Italian Gang

I’m sure for most second generation Italian American children who grew up in the 40’s, 50’s and 60’s there was a definite distinction between us and them…We are Italians, everybody else, the Irish, the Germans, the Polish, they were Americans.

I was well into my adulthood before I realized I was an American. I had been born American and lived here all my life, but Americans were people who ate peanut butter and jelly sandwiches on mushy white bread. I ate the leaves my grandmother packed for my school lunch, artichokes. I had no animosity toward them, it’s is just I thought ours was the better way with our bread man, our egg man, our vegetable man, the chicken man, to name a few of the peddlers who came to our neighborhoods. We knew them and they knew us.

Americans went to the A&P. It amazed me that some friends and classmates on Thanksgiving and Christmas ate only turkey with stuffing , potatoes, and cranberry sauce. We had turkey, but only after ant-pasti, soup, lasanga, meatballs and salad.

In case someone came in who didn’t like turkey, we always had a roast beef. Soon after we were eating fruits, nuts, pastries and homemade cookies sprinkled with colored things…This is where you learn to eat a seven course meal between noon and four PM, how to handle hot chestnuts and put peaches in wine. Italians live a romance with food. Sundays we would wake up to the smell of onions and garlic frying in olive oil. We always had macaroni and sauce (gravy).

Sunday would not be Sunday without going to Mass. Of course you couldn’t eat before receiving communion. We knew when we got home there would be meatball frying, and nothing taste better than newly cooked meatballs with crisp bread dipped into a pot of hot gravy (not sauce).

Another difference between them and us was we had gardens. Not just with flowers, but with peppers, tomatoes, lettuce and basil. Everybody had a fig tree and grape vines. In the fall we drank homemade wine arguing over who made the best. Those gardens thrived because we had something our American friends didn’t seems to have. We had Grandparents.

It’s not that they didn’t have grandparents. It’s just they didn’t live in the same house or street with us. We ate with our grandparents and God forbid we didn’t visit them three times a week. I still remember my grandfather telling me how he came to America when he was young, on the ‘boat’.

I’ll never forget the holidays when the relatives would gather at my grandparents’ house, the women in the kitchen, the men in the living room, the kids everywhere. I must have fifty cousins. My grandfather sat in the middle of it all drinking his wine. He was so proud of his family and how well they had done.

When my grandparents died, things began to change. Family gathering were few and something seemed to be missing. Although we did get together, usually at my mother’s house, I always had the feeling grandma and grandpa were there.

It’s understandable things have changed. We all have families of our own and grandchildren of our own. Today we visit once in a while or meet at wakes or weddings. Other things have changed. The old house my grandparents bought is now covered in aluminum siding. A green lawn covers the soil that grew the tomatoes. There was no one to cover the fig tree, so it died.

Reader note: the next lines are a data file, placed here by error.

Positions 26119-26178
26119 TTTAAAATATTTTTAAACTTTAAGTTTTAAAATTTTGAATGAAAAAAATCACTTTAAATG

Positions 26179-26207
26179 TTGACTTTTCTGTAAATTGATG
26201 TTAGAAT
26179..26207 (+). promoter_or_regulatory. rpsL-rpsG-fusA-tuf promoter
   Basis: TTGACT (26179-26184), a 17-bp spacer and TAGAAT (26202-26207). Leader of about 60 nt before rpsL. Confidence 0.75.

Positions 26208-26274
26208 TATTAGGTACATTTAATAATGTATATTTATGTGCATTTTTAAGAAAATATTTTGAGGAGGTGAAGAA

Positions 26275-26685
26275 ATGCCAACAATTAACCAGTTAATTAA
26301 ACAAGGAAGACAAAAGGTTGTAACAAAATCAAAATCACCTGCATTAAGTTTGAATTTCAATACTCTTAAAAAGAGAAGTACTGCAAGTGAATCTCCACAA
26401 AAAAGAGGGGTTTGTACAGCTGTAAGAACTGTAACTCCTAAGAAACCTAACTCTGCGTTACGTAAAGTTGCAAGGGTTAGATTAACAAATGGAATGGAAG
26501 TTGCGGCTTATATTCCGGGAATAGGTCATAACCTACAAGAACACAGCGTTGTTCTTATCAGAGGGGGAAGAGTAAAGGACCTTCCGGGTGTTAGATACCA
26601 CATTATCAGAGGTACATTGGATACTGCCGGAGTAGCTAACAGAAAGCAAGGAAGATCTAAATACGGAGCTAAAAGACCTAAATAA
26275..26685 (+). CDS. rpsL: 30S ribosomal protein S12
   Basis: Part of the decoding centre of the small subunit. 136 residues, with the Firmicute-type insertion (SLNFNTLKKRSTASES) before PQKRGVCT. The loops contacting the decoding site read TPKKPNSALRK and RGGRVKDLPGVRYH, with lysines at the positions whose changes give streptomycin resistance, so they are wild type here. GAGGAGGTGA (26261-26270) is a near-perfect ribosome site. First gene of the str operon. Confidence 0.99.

The holidays have changed. We still make family ’rounds,’ but somehow things have become more formal. The great quantities of food we consumed, without any ill effect, are not good for us anymore. Too much starch, too much cholesterol , too many calories in the pastries. The difference between ‘us and them’ isn’t so easily defined anymore, and I guess that’s good.

My grandparents were Italian-Italians; my parents were Italian-Americans. I’m an American and proud of it, just as my grandparents would want me to be. We are all Americans now… Germans, Irish, Polish, all U.S. citizens.

But somehow I still feel a little bit Italian. Call it culture..call it roots..I’m not sure what it is. All I do know is that my children, my grandchildren, my nieces and nephews, have been cheated out of a wonderful piece of our heritage.

Author unknown.

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9 responses

10 01 2011
wittecisms

I love this story, Joe. It’s wonderful to remember that while we are connected to our past, we’re also creating lovely memories for the next generations.

10 01 2011
Bob Lewis

So far as I know I’m not of Italian descent, but ifa the wine, shesa good and the sauce, shesa red-then I’ma feela Italian. So whatsa matter you?

4 09 2011
Joann Nardo-Marsh

I am second generation Sicilian. Yes I remember all that you say. I cried a little, it brought back many wonderful memories. We always called it Sauce, never gravy. And I still make the Italian Cookies and breads at Christmas. Thank you for a wonderful trip down memory lane. Amore’

14 12 2011
Jenica

I love this, my Nonnie sent it to me 🙂 The artichoke and Italians live a romance with food made me laugh. So true

22 01 2012
Rosalie

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10 02 2012
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9 03 2012
Best Peanut Butter Cookies

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10 03 2012
Louis Badami

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23 10 2012
Joyce DiVincenzo

Love your journal!! Reading your post made me feel like I was walking those cobble stone streets and smelling all those great aromas… I remember my Mom telling us to stay away from those Italians… I guess during the 20’s, they had a bad reputation in Chicago. As life would have it, all three of her children married one… and she loved them all!

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